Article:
There are a lot of nice details in the choice of guidelines, and also in their wording (be consistent, not uniform for example). I particularly like number 8 – build digital services, not websites. This, for me could be number 1 on the list, because it has an overall importance. I talk more and more to government institutions that seem to be going into the same dead end as commercial companies did several years ago – focus upon one digital touch-point. Unless public sector services think customer journeys and orchestration of multiple touch-points, then we are going to get a whole load of websites for self service that will work reasonably, but quickly lose relevance and coherence. There is a danger that making a service digital can become a palliative rather than a cure. Taking number 8 seriously, has the potential to change this.

As we are now getting towards the end of the new year, then I think a new years resolution for all government service projects should be to do some customer journey mapping and touch-point optimisation. I hope that this resolution is one that actually happens.

I read this interesting blog post (link) on Brand Republic today and it reminded me of a couple of books that I read a long time back. Its always good to be reminded of some good classics. The first was “Good to Great”, (link) which summarised the importance of the infusion of a reason for being into every part of companies such as Sony and HP (those good ideas now seem to be lost). The other was “The Big Idea” (link) which basically said that your service will go nowhere, unless your company has a big idea, understands the importance of this, and can see how a service innovation fits in with this big idea.

This is something quite basic – if you don’t know exactly what your big idea is, then having a social media strategy is a waste of time. In other words, social media are just additional touch-points that are available to you to establish a relationship with your customers and should be treated as such. Looking at social media in isolation, and as anything other than additional touch-points is dangerous, but looking at social media without relating it to the big idea is downright foolish.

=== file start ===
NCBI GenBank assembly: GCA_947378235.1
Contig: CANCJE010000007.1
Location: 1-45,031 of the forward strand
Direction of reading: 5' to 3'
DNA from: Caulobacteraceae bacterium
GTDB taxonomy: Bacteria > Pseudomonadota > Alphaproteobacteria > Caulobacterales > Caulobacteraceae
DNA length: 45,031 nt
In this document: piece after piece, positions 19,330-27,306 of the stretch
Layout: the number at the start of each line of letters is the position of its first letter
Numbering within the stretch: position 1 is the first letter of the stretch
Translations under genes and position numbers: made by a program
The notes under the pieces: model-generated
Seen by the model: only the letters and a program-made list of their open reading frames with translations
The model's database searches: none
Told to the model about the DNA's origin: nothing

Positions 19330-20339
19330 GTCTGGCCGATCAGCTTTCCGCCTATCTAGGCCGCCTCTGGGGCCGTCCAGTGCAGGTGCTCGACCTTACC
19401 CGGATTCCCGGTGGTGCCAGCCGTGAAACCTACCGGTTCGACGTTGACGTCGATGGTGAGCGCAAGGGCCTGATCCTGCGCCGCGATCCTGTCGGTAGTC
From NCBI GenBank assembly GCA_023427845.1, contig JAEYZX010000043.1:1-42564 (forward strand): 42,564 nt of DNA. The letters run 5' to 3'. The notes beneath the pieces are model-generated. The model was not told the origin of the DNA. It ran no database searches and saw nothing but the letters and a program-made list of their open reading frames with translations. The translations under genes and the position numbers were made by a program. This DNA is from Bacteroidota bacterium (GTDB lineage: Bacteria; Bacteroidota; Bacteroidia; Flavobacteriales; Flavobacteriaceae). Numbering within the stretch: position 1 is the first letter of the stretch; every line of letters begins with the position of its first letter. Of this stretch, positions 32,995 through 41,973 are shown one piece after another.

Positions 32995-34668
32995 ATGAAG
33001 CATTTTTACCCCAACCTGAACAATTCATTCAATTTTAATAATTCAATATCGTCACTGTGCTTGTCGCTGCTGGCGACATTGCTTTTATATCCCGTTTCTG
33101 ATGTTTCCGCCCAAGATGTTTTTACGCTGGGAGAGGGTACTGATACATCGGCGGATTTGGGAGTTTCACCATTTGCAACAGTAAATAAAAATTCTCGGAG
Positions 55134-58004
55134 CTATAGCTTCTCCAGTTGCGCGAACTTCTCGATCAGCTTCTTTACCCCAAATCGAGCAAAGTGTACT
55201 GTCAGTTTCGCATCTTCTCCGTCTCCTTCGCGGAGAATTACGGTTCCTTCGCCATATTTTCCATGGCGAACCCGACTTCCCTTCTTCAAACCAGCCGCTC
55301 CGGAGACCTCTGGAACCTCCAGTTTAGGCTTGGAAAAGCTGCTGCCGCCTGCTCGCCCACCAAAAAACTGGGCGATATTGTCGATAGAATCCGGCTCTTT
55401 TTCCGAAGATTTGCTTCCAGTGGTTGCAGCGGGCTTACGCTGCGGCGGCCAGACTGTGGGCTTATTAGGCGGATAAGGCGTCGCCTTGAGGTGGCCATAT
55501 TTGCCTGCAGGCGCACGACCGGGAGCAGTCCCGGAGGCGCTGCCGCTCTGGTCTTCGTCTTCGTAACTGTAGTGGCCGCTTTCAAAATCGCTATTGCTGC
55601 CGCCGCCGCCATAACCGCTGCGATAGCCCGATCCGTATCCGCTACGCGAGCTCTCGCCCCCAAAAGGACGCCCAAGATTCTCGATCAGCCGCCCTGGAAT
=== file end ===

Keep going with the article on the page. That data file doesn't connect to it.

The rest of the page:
Its worthwhile relating this to the brand megaphone model that we developed in the AT-ONE project. The clue lies in the Brand DNA and a clear understanding of this. Any misunderstandings of your Brand DNA, will be amplified a thousand times when you develop a service personality and then translate this to the relevant touch-points. So, when thinking about a social media strategy, I think its worth checking and restating the brand DNA of the company, or to put it another way, reiterating your big idea. In this way you can show how the social media strategy fits with your Brand DNA and the other touchpoints you have. Then, your social media touch-points will fit with other touch-points will fit with your service personality, will fit your brand will fit with your Brand DNA and will all support THE BIG IDEA.

 ‘entering into social media never replaced having a big idea’